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The Latin word ingenium, which is also the root of the word clever, is the Old French word for engine. Pre-industrial war weapons like catapults, trebuchets, and battering rams were known as siege engines, and their construction methods were frequently kept a military secret. Like cotton gin, the word gin is short for engine.

The steam engine is a notable example of a mechanical device that was described as an engine during the industrial revolution. However, the first steam engines, like Thomas Savery’s, were pumps rather than mechanical engines. This way, a fire engine was just a water pump when it first started, and horses carried the engine to the fire.

The term “motor” was initially used to distinguish the internal combustion engine from the steam engine, which was widely used at the time to power steam rollers and locomotives. The Latin verb moto, which means “to set in motion” or “maintain motion,” is the source of the term motor. As a result, a motor is a device that causes movement.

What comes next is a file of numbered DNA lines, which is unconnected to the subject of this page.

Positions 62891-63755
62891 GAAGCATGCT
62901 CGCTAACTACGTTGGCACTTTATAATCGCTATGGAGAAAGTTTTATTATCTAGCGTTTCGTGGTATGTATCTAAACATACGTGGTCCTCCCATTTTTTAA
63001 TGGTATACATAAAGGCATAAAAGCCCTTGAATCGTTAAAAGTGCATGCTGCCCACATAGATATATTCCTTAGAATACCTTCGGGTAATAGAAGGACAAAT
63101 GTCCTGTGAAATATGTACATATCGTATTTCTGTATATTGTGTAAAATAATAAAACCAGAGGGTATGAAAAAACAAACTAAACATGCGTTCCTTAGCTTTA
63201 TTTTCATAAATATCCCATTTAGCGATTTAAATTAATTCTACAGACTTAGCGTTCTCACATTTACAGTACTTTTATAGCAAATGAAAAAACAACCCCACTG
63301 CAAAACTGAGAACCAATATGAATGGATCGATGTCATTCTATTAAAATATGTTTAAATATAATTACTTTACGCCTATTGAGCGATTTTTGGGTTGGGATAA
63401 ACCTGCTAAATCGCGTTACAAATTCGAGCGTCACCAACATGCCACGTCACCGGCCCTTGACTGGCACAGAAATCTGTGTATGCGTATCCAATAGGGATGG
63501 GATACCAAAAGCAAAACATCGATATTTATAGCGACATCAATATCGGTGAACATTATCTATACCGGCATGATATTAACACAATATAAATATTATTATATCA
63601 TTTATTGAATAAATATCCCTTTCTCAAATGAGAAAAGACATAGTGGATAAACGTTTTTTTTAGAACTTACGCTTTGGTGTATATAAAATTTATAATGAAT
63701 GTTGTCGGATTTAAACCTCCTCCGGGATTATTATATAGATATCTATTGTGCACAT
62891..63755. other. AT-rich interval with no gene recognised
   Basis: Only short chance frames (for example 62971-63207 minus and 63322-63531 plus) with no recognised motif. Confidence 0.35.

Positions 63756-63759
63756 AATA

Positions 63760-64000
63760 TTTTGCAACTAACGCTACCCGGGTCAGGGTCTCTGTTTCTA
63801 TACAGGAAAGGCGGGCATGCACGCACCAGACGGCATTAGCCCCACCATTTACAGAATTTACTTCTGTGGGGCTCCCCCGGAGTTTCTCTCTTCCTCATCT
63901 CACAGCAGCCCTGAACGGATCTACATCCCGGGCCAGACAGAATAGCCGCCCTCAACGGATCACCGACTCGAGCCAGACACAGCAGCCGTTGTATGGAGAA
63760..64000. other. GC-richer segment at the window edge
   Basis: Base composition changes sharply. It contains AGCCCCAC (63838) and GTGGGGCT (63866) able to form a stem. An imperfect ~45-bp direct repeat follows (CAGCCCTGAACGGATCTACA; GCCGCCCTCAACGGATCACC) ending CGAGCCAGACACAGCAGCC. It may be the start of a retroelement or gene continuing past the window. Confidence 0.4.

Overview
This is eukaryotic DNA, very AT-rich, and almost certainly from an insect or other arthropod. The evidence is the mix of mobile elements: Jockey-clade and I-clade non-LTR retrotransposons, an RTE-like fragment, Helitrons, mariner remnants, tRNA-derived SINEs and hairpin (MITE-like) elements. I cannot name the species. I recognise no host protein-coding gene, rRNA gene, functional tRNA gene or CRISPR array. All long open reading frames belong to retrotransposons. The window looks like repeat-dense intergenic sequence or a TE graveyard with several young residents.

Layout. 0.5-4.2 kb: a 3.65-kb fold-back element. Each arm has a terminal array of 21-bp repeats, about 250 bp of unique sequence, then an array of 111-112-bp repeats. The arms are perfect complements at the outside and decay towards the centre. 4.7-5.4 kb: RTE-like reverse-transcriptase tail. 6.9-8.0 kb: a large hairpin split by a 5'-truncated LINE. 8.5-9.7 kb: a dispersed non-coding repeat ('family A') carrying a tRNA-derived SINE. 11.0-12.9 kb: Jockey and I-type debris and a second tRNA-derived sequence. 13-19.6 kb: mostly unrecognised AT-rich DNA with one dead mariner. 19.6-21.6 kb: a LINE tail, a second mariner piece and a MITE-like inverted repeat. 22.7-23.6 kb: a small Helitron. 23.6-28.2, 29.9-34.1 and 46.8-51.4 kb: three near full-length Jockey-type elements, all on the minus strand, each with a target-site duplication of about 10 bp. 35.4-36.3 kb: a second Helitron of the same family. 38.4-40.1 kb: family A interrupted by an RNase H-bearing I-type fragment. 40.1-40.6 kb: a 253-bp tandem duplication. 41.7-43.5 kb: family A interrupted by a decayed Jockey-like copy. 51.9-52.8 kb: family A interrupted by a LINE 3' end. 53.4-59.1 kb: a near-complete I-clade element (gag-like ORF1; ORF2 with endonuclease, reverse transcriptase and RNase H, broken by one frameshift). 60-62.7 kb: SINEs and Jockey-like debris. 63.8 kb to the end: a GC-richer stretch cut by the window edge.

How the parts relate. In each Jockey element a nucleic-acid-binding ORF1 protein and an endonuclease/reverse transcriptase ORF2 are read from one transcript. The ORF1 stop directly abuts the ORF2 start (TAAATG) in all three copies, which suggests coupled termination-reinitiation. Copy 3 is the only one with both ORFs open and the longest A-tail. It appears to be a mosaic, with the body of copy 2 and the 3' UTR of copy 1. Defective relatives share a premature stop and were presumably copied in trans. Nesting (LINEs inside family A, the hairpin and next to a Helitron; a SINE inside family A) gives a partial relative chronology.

Although a variety of motors and pumps may be utilized in an automobile with an internal combustion engine, the engine ultimately provides all of these devices with their power. Another way to look at it is that while an engine generates power from pressure (derived directly from the explosive force of combustion or another chemical reaction, or secondarily from the action of some such force on other substances such as air, water, or steam), a motor receives power from an external source and then converts it into mechanical energy.